When it comes to treating their patients, safety should be a medical professional’s number one concern. Sometimes patient safety can be overlooked and that can lead to very harmful medical mistakes. That is why the Institute for Healthcare Improvement (IHI) has dedicated a week each year to raise awareness on patient safety. This year, from March 14th to the 20th IHI hosts its annual National Patient Safety Awareness Week.
Patient Safety Awareness Week is an event that is meant to encourage people to learn more about health care safety. Even though real progress has been made over the past two decades, medical harm is still the leading cause of death worldwide. An estimated 134 million adverse cases happen each year with 2.6 million resulting in death according to the World Health Organization (WHO). This is due to unsafe care found in hospitals in low- and middle-income countries. 40 percent of patients experience harm in ambulatory and primary care settings and an estimated 80 percent of these harms are preventable.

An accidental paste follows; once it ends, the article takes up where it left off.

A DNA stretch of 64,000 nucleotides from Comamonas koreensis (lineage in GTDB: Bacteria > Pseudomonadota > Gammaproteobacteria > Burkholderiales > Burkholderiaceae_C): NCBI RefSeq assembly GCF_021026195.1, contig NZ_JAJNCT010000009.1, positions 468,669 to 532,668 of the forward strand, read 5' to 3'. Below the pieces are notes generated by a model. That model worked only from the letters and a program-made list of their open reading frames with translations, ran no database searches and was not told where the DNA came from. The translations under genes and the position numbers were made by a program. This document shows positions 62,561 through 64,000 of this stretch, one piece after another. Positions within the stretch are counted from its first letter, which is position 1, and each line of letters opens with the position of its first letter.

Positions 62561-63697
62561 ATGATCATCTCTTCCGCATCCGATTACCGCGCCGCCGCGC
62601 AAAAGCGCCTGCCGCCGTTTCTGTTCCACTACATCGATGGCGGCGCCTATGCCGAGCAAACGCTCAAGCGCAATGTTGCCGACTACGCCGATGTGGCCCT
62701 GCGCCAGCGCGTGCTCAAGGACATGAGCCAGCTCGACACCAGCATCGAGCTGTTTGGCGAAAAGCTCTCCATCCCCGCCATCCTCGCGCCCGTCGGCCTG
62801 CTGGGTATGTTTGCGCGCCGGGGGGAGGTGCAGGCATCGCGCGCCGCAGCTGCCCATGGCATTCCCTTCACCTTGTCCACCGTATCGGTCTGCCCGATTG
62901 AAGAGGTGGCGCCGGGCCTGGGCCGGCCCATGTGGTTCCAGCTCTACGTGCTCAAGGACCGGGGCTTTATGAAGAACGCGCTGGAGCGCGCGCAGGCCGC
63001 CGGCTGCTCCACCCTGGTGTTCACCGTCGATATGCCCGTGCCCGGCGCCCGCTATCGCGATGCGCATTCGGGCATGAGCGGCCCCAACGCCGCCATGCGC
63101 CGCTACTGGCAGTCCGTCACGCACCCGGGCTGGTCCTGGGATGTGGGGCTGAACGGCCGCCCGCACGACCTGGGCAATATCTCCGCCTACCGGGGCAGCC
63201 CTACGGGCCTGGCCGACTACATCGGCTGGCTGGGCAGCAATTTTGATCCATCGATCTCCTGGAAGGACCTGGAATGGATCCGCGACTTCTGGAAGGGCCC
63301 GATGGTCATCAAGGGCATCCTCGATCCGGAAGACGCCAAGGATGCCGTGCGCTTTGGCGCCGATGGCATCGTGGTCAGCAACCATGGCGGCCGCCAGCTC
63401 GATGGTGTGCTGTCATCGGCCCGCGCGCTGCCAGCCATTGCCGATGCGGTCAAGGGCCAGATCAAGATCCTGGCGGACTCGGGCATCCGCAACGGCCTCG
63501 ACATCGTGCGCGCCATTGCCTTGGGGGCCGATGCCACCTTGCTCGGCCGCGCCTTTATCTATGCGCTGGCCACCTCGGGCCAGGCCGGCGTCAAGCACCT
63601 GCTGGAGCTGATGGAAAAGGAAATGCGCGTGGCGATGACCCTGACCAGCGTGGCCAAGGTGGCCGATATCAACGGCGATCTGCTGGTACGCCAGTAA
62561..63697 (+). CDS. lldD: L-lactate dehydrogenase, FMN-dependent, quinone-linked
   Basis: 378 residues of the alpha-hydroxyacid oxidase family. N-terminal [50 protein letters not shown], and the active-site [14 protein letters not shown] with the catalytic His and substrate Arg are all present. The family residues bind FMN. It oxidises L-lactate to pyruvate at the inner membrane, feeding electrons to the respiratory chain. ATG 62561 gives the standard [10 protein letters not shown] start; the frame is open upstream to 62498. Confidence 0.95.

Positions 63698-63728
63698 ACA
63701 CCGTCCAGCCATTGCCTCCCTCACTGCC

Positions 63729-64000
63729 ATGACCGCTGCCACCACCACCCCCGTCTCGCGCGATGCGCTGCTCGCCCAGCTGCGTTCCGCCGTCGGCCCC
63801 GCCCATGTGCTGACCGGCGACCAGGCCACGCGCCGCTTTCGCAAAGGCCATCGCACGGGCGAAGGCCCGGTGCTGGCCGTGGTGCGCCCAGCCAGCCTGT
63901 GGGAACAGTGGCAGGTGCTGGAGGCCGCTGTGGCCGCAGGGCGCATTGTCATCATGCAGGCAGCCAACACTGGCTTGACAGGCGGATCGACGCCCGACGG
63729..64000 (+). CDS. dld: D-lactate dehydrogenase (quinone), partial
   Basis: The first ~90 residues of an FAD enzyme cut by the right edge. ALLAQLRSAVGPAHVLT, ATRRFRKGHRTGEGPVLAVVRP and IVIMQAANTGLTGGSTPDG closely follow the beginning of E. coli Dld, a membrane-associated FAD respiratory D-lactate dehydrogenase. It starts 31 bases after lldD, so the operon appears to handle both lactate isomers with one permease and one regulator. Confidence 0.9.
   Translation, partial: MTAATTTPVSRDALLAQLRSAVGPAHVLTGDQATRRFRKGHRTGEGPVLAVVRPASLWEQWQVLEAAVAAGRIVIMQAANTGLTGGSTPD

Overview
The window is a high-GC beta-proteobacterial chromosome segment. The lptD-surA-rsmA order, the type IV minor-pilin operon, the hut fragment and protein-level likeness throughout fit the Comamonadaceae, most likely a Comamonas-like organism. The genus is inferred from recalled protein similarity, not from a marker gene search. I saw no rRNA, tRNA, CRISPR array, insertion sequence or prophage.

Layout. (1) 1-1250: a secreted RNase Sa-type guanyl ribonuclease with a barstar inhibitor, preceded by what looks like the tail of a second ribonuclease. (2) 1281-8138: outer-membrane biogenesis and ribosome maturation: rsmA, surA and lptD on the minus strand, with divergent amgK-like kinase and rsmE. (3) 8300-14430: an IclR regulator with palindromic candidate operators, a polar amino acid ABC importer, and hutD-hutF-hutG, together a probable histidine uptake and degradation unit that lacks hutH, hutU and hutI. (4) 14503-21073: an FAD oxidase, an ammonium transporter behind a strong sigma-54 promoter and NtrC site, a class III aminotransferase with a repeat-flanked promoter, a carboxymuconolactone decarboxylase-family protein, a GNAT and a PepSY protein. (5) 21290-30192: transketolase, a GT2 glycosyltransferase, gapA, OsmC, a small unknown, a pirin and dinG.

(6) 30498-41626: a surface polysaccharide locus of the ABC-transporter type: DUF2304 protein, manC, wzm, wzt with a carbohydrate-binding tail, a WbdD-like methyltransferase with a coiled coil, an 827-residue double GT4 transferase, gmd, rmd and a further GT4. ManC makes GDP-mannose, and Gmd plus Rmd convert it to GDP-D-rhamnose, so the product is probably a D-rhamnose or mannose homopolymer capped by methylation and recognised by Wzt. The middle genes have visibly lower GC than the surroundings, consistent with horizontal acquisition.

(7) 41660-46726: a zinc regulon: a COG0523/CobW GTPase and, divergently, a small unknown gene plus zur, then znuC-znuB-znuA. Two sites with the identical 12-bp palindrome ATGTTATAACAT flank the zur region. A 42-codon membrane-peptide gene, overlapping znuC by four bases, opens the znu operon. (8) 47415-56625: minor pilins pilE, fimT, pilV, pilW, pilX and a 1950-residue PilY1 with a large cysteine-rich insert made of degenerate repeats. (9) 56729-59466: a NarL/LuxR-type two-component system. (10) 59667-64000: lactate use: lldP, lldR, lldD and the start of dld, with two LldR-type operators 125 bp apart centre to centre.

Patient harm is not just a concern in third world countries, it is happening in the U.S. as well. The U.S. alone has an estimated 400,000 deaths per year with all these deaths being preventable. There are also cases where the patient harm does not result in death, but it has long-term effects on the patient’s physical health, emotional health, financial well-being, and family relationships. For this reason, we should focus not just during this week but every week on how we can be safer when it comes to medical care. As a patient, if something in your doctor’s office seems off, you must talk to your doctor to help prevent any errors. It is always a good idea to ask questions or seek a second opinion from another medical professional.
Patient Safety Awareness Week is dedicated to growing awareness about patient safety and recognizing the work that is already being done. At some point in everyone’s lives, they must have some interaction with the health care system. If everyone can help raise awareness about patient safety, we all can be a little safer.
For more information on Patient Safety Awareness Week, click here.
Article written by William Graves.